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Just Cause 4 Review

Tons of potential that never gets fully realized.

by William Schwartz

Depending on who you ask, the release of Just Cause 3 in 2015 marked either a new high for the series or a new low.  It was clear that Avalanche had much grander ambitions with the third game in the franchise and for the most part they made good with a pretty incredible physics based system and a bigger game in terms of size and scope.  Just Cause 3 was impressive because it was a generational leap for the franchise.  With Just Cause 4 the series is just as polarizing as ever. On one hand you’ve got a throwaway story, questionable visual fidelity, and mundane mission structure.  On the other, Just Cause 4 gives you the tools to create destruction on a massive scale, unlike any game.

This iteration of Just Cause is once again a game that fails to realize what its true strengths are.  The sandbox nature of it often takes a backseat to pushing a narrative along and forcing players into third person shooting combat that doesn’t accentuate the great parts about this game.  Play enough Just Cause 4 and it will likely both amaze and disappoint you in one sitting.

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The story continues with the series’ protagonist Rico Rodriguez heading to a fictional South American country called Solis.  The location is under the control of newcomer to the Just Cause series as well as the familiar Black Hand army. The new antagonist, Oscar Espinoza, seemingly has ties to the previous villains of the other Just Cause games.  Your job, to start causing chaos in Solis and start taking its territories back from this PMC and Espinoza.  It’s fairly familiar if you’re coming directly from Just Cause 3.  There is a little bit more this time around though, both on the gameplay front and in the structure of the game itself.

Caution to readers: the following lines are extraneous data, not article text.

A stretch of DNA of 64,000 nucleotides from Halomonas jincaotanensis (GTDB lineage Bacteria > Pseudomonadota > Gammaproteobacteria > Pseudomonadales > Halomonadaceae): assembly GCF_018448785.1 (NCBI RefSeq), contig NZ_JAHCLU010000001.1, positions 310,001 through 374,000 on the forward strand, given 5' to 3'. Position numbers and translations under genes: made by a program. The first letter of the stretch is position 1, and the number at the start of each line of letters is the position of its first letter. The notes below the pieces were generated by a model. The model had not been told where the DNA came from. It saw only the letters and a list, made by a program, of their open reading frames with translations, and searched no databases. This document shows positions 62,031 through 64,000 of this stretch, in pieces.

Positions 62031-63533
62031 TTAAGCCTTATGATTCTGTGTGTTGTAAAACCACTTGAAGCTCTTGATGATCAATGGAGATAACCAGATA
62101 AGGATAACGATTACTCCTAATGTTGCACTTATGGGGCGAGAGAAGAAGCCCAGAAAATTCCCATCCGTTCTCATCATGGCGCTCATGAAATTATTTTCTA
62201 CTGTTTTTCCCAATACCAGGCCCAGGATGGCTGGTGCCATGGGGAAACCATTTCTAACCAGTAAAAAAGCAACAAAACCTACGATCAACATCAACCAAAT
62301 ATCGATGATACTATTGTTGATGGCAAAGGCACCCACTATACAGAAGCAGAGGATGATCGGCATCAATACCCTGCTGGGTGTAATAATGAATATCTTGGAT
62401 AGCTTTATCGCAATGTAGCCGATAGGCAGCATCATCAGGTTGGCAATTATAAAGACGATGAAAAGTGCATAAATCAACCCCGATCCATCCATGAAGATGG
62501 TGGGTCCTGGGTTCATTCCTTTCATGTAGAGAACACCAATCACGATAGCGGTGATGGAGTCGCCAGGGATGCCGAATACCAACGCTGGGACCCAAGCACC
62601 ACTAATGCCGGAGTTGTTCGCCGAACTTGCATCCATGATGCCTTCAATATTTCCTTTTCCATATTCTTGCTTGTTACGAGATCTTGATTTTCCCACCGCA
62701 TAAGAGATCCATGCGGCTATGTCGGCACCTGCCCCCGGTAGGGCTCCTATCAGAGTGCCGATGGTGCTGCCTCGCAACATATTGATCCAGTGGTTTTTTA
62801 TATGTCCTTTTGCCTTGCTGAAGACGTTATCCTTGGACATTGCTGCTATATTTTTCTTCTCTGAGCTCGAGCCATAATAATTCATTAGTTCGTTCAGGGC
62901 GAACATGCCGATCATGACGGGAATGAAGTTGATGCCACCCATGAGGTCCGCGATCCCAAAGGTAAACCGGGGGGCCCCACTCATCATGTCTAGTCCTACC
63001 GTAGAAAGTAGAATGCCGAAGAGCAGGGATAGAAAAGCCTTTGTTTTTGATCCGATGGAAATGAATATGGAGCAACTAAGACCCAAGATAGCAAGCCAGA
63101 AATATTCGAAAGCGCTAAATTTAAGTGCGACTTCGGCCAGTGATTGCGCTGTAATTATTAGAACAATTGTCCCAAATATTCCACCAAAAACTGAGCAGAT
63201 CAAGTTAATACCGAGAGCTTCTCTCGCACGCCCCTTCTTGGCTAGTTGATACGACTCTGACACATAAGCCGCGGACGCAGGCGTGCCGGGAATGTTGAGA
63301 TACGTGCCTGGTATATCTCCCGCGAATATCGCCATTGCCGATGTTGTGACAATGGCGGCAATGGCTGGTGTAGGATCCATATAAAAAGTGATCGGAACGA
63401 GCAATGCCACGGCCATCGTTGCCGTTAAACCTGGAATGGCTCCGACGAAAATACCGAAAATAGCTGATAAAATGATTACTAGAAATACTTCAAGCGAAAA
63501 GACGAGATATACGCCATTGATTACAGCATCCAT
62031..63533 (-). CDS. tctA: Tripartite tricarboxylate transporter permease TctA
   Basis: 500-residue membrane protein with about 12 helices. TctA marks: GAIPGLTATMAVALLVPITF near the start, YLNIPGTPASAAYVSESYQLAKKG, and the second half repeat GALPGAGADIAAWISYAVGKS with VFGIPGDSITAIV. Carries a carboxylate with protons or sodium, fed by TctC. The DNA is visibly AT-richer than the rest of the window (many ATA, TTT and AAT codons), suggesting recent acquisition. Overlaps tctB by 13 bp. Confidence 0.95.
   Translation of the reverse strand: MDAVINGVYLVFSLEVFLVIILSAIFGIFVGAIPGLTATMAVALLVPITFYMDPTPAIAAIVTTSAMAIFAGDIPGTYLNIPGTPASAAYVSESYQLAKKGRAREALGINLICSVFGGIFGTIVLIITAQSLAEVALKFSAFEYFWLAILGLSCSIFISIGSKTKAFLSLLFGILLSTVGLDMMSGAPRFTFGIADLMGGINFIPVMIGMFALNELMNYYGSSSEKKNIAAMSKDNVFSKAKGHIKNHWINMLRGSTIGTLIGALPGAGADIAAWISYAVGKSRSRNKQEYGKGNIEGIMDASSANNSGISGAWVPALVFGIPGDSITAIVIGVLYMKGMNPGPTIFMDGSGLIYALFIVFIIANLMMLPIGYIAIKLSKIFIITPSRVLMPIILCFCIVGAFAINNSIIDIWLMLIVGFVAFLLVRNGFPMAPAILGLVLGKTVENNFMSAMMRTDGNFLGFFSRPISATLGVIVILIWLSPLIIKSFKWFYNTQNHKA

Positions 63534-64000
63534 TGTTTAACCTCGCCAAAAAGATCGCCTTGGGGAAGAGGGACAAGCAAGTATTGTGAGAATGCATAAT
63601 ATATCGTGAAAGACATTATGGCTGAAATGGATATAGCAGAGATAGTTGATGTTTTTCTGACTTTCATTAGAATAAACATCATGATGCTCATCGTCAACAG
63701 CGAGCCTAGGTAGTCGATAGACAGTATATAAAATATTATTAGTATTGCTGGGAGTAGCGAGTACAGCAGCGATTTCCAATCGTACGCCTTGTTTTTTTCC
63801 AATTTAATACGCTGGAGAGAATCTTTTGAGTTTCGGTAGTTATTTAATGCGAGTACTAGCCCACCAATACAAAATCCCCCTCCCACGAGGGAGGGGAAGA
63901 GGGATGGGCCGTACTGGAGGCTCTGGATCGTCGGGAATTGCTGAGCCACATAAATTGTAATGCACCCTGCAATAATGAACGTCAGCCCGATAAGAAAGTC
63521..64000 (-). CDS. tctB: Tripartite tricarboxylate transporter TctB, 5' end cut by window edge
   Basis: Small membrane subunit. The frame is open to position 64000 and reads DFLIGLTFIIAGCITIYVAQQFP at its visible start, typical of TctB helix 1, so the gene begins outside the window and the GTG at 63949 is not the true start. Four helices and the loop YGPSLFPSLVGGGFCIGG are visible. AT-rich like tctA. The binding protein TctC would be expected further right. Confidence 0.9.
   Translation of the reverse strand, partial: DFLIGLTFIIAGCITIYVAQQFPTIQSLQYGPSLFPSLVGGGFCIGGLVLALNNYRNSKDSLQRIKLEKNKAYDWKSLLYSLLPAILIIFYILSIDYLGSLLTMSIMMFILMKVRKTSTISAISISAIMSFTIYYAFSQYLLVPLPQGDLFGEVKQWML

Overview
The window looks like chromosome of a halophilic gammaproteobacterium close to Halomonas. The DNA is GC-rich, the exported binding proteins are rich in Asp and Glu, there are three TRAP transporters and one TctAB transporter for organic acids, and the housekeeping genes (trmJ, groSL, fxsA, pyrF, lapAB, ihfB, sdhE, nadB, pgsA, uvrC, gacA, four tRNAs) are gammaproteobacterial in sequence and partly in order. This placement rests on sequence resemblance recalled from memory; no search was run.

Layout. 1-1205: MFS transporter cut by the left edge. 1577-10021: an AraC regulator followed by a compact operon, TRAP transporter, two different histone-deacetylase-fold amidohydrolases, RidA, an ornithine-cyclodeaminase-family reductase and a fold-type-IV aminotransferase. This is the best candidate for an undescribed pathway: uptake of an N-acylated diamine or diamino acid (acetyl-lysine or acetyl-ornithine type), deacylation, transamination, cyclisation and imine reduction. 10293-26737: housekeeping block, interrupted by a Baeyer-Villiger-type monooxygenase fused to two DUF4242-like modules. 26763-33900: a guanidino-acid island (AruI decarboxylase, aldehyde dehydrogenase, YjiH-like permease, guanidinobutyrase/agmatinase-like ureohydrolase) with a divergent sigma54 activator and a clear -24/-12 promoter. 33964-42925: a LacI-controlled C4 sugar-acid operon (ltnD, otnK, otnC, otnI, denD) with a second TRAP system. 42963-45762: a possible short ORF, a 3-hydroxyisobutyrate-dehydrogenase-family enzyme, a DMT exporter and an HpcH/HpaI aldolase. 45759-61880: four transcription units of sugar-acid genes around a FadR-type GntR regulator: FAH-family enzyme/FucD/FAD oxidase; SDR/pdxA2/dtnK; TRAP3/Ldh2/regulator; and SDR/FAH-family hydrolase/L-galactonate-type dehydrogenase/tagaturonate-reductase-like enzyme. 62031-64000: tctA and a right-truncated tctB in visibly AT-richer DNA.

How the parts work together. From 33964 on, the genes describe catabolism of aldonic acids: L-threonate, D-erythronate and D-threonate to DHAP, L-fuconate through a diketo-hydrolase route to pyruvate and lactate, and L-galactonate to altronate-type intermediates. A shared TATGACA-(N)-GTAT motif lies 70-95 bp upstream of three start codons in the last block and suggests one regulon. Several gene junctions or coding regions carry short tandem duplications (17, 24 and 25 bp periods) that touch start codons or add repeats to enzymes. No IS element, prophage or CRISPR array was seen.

Just Cause 4 has multiple types of missions that you can tackle to progress the story along. Solis is broken into multiple regions and the ultimate goal is to build your reserves and move your army’s front lines outward to push back against the Black Hand. You’ll do this mainly be causing chaos and destroying enemy infrastructure.  The familiar red structures can be destroyed through any method you like, and they’ll build your chaos meter.  When you level up you’ll get reserves which will allow you to push out into new territories and take on new missions.  That’s the main path at least.  You can also help a movie director shoot stunt scenes, you can go tomb raiding for treasures, participate in region strikes liberating areas, and hunt down all of the quest rewards that add tools to your inventory.  For the most part, this content can be played as you wish.  So long as you are continually expanding your territories you will gain access to story missions to further this narrative and gain access to new areas on the map.

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There are some hits and misses with the mission structure in Just Cause 4.  Just Cause 4 is at its best when the player is just messing with the tools they are given in this open world, and the mission structure doesn’t facilitate this as often as you’d hope.  Though you will be getting plenty of tools to experiment with this time around.  The wingsuit and parachute travel mechanic return, Rico’s grappling abilities get a major upgrade with the addition of mods to this tool that allow for even more tethering possibilities.  Yes, it’s still incredibly fun to tether things together and watch massive explosions.  Just about any way you can possibly think of to use these tethering tools to blow stuff up you can do in Just Cause 4.  With the new tools there are even more fun things to try with the an air lift and rocket boost mechanic having been added to the mix.  There’s certainly no shortage of fun experiments to try with these tools, and there are plenty of mods that can be equipped for each of the three grapple types.